Women menstruate. It’s a natural process that shows that your body is functioning healthily. However, despite the fact that about half the global population menstruates, has menstruated, or will menstruate, it remains a taboo subject in almost all cultures.
Period-shaming is an effect of menstrual taboo, and while it may seem like a harmless handful of comments on the surface, its problems run much deeper. Period-shaming causes women and young girls to be repulsed by their periods, yet remain naive about the natural cycles of their own bodies by teaching them that menstruation is something to be ashamed of.
You can use these simple tips to work toward eliminating period-shaming from your own life and from our culture.
Call it what it is
“Aunt Flo,” “shark week,” “on the rag,” and “monthly visitor” are just a handful of the thousands of slang terms women use to identify their period. While these names are cute, creative, and fun to say, using them instead of saying “period” makes the word itself seem unclean and impolite. This causes us to internalize the idea that menstruation is something that is too dirty to be discussed and discourages women from learning about their own bodies.
The next time you discuss menstruation with your doctor or amongst friends, make sure to use the correct terms.
Support anti-shaming organizations
Eliminating period-shaming has recently grown to have a global agenda and there are many organizations that work in the United States and abroad in order to stop menstruation taboos.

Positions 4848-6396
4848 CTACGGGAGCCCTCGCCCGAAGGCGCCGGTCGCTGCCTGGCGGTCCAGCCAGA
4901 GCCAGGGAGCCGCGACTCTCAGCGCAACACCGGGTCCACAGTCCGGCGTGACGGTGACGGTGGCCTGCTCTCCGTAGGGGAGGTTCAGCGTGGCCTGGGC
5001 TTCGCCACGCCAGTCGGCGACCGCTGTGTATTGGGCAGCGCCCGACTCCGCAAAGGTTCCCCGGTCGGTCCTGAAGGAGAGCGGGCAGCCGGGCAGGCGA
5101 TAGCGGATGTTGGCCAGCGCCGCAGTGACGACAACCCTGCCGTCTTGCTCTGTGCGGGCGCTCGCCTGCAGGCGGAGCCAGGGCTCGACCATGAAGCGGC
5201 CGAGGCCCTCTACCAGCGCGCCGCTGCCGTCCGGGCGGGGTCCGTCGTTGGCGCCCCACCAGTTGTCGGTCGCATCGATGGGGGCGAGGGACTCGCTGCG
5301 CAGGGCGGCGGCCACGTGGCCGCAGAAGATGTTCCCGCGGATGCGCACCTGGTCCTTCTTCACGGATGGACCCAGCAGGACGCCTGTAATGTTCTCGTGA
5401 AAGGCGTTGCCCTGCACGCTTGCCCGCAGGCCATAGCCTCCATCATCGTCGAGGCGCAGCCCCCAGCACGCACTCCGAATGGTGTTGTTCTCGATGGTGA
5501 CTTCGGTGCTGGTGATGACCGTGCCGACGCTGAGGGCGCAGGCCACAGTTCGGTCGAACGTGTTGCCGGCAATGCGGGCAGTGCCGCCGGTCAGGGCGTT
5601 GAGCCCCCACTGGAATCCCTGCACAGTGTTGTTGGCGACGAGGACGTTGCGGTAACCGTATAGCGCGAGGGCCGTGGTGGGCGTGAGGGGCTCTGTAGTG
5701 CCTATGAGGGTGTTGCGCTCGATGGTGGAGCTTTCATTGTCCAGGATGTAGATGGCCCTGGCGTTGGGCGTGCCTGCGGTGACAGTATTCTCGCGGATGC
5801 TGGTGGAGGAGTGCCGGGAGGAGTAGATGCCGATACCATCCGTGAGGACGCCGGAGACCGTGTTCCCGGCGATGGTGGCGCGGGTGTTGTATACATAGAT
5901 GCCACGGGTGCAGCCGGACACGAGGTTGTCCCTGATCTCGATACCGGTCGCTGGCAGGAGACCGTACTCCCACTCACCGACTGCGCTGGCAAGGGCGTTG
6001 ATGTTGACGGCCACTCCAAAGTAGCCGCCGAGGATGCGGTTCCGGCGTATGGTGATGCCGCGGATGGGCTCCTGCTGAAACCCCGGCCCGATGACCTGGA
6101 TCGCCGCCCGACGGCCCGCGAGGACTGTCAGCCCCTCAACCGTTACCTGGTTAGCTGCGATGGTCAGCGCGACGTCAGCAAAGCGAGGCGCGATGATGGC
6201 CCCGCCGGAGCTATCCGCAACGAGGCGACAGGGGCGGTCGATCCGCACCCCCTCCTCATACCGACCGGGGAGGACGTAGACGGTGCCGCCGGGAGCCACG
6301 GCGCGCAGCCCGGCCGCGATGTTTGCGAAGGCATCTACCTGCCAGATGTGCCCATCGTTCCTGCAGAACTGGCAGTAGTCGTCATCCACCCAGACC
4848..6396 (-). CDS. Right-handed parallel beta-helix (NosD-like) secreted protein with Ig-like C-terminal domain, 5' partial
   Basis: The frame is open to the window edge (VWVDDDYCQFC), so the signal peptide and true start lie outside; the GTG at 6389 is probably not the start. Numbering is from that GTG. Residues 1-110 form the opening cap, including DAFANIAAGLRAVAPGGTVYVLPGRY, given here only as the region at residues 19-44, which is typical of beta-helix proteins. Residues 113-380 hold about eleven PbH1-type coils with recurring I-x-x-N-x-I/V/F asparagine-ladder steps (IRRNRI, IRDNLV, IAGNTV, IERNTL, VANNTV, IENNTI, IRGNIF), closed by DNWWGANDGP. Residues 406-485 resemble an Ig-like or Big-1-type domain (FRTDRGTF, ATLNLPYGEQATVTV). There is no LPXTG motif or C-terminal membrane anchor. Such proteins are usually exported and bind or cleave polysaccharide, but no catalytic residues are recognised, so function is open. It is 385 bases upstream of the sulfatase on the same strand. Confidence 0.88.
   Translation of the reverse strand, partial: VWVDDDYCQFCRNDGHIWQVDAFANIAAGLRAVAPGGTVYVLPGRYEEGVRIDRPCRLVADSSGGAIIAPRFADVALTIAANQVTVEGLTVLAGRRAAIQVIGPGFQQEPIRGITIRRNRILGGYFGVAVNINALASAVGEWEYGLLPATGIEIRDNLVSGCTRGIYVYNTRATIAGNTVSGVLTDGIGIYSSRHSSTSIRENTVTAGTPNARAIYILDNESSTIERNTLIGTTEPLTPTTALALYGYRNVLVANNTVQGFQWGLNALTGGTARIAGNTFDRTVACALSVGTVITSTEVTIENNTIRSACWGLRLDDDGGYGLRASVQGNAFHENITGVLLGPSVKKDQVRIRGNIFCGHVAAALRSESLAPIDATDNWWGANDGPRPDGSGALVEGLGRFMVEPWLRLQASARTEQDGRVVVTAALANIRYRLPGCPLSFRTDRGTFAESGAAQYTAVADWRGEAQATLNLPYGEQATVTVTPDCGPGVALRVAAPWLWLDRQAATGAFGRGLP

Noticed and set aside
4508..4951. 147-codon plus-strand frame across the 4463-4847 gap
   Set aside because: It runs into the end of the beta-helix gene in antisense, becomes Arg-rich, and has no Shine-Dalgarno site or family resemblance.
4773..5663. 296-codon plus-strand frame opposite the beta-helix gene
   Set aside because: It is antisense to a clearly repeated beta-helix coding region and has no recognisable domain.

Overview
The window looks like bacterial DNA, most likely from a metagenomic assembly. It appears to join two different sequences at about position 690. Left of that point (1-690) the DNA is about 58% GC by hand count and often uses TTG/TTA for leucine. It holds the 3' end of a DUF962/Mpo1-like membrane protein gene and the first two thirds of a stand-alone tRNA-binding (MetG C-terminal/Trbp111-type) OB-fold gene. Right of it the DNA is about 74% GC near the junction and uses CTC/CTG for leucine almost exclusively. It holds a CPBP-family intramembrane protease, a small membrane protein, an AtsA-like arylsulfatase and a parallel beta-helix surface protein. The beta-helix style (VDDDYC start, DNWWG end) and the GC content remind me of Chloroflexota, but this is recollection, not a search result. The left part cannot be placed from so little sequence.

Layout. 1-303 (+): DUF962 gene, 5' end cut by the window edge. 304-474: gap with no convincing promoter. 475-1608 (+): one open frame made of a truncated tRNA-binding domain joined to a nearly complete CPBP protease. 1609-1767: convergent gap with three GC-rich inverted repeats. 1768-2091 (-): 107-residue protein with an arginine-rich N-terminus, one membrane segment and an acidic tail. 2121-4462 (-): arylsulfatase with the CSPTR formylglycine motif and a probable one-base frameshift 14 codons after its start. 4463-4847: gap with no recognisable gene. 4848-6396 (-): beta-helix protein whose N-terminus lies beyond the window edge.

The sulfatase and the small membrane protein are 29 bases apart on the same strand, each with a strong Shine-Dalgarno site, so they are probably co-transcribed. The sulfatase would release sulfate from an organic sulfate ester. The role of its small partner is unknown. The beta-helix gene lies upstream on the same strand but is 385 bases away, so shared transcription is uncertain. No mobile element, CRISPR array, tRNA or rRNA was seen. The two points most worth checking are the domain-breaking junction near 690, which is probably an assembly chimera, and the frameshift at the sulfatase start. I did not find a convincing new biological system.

RACKET. is an organization that partners with other groups to collect menstrual hygiene products to distribute to people in need.
Free the Tampons Foundation works with business owners and in public policy to ensure that all bathrooms provide access to menstrual hygiene products.
THINX is a groundbreaking organization that created “period panties” that use specially designed fabric that absorbs liquid and fights bacteria. Plus, for every pair of THINX purchased, they send funds to AFRIpads, which employs local women to sew and sell washable, reusable cloth pads for girls and women.
Supporting, following, and buying from these organizations and many others like them is a simple way to work toward ending the stigma against menstruation.
Learn about all menstrual hygiene products
Most women use tampons or pads during their periods, but there are so many other menstrual hygiene products that are available. THINX’s “period panties” are one new technology that allows women to menstruate without worrying about leaky tampons or running out of supplies. They are the newest product available, launching a little over three years ago in January 2014.
Another lesser-known product are menstrual cups, which “catch” menstrual blood. They are inserted into the vagina and removed and rinsed when they are full. There are several brands of menstrual cups available, including several reusable types made of rubber or silicone and one disposable cup.
Tampons and pads are the most well-known hygiene products, but there are also more environmentally friendly versions of them, including reusable cloth pads and sea sponge tampons.
Knowing all your hygienic options can allow you to pick the one that is best for you, not simply choose the one that is the most well-known. Being comfortable with your own period is a vital first-step toward ending period-shaming.